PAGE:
Steve Gunn – Tuning Fork: October 20, 2022

Steve Gunn is in town and we found him at The Tuning Fork last night. Here’s The 13th Floor’s Robin Kearns with his report.

You know a masterful musician is about to take the stage when you see NZ’s finest guitarist standing near the front. And what astonishingly richly textured and transcendent playing we were treated to on this, Steve Gunn’s fourth visit to Auckland.

Louisa Nicklin

First on stage was Louisa Nicklin whose opening lines “I’m sorry to leave you on your own” spoke to the raw beauty of her songs. Dressed in stark black and white, she traversed vocal contours with ease, her voice full and warm, at times suggesting octave-varying delivery of Missy Higgins. Her guitar is almost a second voice, offering discordant sounds to mimic the emotive content of such lyrics as “every time I leave your side”.

Eyes to the floor (shy? concentrating?) her song-packed set ends as it started: edgy-folk flavoured songs with chords that take aim at the heart: “Outside was cold/and so was I/ I needed something to change”.

We need to hear more from Louisa. Glad she’s a local, so the chances are good.

 Steve Gunn

Steve GunnA recent headline about Steve Gunn in The Guardian quoted him as saying “I just wanna be this guy with my guitar, travelling around”. Sure enough, he was faithful to that no-bullshit troubadour disposition last night. He just strolled on stage in denim shirt, chatting to those of us near the front as he set up his cords and kit for the night. And it was sparse. No merch desk, no band, just one man and an acoustic guitar.

From Wildwood, the opener, the audience kept reverential attention, something he offered gratitude for as the set progressed. And what sounds he coaxed from that one guitar, aided by looping in sounds and backing himself.

By the time he played his second song, Fulton, his soft, high-pitched almost-spoken vocals flowing with a swirling flow of sounds, my eyes were transfixed on the fret. How someone can carry such complex melodies and basslines at once is astonishing and the result is pure art. I swear I heard an accordion in there at one point!

A guitar player would have more to say about his virtuosity but, for this amateur, the only times I have been as transfixed have been watching Bruce Cockburn and Richard Thompson. But this was next level subtlety and soundscape creation.  The hush endured even as he re-tuned between songs.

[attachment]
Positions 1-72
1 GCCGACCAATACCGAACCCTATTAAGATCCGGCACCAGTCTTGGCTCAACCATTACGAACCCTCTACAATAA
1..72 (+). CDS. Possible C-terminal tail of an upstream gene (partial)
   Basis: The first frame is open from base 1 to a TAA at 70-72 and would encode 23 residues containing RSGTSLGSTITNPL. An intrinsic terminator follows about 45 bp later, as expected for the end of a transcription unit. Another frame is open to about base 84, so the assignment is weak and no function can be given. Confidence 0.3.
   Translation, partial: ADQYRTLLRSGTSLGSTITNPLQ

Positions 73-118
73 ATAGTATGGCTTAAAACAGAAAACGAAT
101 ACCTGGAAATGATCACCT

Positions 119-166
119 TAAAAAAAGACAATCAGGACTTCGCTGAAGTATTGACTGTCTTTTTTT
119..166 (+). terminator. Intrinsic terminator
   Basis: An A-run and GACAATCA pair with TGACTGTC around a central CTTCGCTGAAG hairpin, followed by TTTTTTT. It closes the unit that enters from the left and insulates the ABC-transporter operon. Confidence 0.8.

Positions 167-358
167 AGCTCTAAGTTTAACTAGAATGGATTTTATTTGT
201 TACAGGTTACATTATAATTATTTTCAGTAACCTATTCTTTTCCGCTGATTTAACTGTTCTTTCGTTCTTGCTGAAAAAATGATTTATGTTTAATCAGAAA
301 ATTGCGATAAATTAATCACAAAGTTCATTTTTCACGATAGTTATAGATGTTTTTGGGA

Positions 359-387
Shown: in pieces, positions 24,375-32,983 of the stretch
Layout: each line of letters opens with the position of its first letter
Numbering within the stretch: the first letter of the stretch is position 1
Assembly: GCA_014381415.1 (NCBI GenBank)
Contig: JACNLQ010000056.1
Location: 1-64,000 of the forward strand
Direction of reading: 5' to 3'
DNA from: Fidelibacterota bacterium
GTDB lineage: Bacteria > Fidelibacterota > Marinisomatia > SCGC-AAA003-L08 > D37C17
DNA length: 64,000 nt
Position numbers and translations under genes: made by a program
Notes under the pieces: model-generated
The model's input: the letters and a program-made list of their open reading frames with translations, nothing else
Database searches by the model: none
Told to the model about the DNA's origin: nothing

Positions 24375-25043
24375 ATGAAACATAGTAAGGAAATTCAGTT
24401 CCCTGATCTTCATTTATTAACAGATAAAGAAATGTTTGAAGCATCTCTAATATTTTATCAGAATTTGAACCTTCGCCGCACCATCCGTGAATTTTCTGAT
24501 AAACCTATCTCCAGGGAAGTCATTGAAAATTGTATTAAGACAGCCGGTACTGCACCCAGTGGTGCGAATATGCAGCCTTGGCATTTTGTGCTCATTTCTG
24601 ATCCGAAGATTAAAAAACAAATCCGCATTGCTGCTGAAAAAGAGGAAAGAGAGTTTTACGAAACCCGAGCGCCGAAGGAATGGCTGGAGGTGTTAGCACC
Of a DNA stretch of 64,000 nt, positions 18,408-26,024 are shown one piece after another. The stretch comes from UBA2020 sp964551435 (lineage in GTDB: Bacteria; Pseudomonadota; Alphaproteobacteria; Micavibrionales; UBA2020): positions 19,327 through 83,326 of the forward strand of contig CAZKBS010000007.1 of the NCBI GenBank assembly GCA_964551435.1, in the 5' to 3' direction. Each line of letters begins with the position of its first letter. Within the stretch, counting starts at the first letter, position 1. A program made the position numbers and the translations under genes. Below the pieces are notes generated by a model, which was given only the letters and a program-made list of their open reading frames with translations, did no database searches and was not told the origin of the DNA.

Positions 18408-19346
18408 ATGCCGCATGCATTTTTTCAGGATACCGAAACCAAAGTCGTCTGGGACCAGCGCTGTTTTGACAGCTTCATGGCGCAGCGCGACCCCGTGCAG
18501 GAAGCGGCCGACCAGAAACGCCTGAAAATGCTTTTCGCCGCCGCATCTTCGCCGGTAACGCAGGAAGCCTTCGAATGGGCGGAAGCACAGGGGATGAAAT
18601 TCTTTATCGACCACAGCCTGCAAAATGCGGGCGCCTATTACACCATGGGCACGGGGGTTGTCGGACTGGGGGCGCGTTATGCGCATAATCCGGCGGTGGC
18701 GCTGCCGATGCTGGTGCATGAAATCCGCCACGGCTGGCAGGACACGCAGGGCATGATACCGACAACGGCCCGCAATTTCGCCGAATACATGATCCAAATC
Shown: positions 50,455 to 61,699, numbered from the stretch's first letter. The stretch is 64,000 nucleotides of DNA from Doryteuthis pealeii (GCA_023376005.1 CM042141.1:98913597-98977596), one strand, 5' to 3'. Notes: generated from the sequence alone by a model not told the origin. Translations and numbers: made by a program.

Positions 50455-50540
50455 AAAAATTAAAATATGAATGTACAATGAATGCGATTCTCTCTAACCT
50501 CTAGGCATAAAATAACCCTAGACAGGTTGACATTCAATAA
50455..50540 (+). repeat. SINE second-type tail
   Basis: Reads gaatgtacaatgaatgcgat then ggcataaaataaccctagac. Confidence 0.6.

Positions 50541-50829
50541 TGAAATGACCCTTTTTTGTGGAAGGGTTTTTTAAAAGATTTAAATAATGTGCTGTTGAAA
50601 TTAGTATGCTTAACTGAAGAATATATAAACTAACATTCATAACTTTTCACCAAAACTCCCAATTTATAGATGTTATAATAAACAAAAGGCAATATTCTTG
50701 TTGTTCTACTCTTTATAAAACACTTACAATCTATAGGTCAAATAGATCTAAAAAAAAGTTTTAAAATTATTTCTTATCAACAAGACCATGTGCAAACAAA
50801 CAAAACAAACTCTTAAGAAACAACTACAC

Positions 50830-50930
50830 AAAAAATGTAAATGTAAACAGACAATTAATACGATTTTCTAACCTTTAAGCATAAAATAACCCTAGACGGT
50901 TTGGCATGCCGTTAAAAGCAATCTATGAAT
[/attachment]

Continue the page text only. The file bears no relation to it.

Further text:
Gunn interrupted his start to Morning River, off his 2021 Other You release, saying ‘I don’t usually talk much but must give you some context’. It was a song written for a friend who disappeared and died. He had busked in the New York subway and, curiously, loved fly fishing (“which is kind of hard to do there”). The wistfulness of that song was echoed in his later cover of Yorkshireman Michael Chapman’s Among the Trees, another close and recently departed friend of Gunn’s.

This was a performance to be savoured: a modest genius and his guitar offering sweeping vistas of sonic beauty.   Despite themes of loss there is a paradoxical lightness and accessible complexity to Gunn’s his songs.

If we’re open to it, his music takes us places and when we return, where we are is all the more beautiful for the journey.

Robin Kearns

Click on any image to view a photo gallery by Brenna Jo Gotje:

Louisa Nicklin setlist

  1. On your own
  2. Water around
  3. There will be
  4. The highs/ All I know
  5. To be fine
  6. Can’t see No good
  7. Morning slow

Steve Gunn setlist

  1. Wildwood
  2. Fulton
  3. Morning River
  4. On the way
  5. Among the Trees (Michael Chapman cover)
  6. Way out weather
  7. New moon
  8. New Familiar
  9. Morning is Mended
  10. Water wheel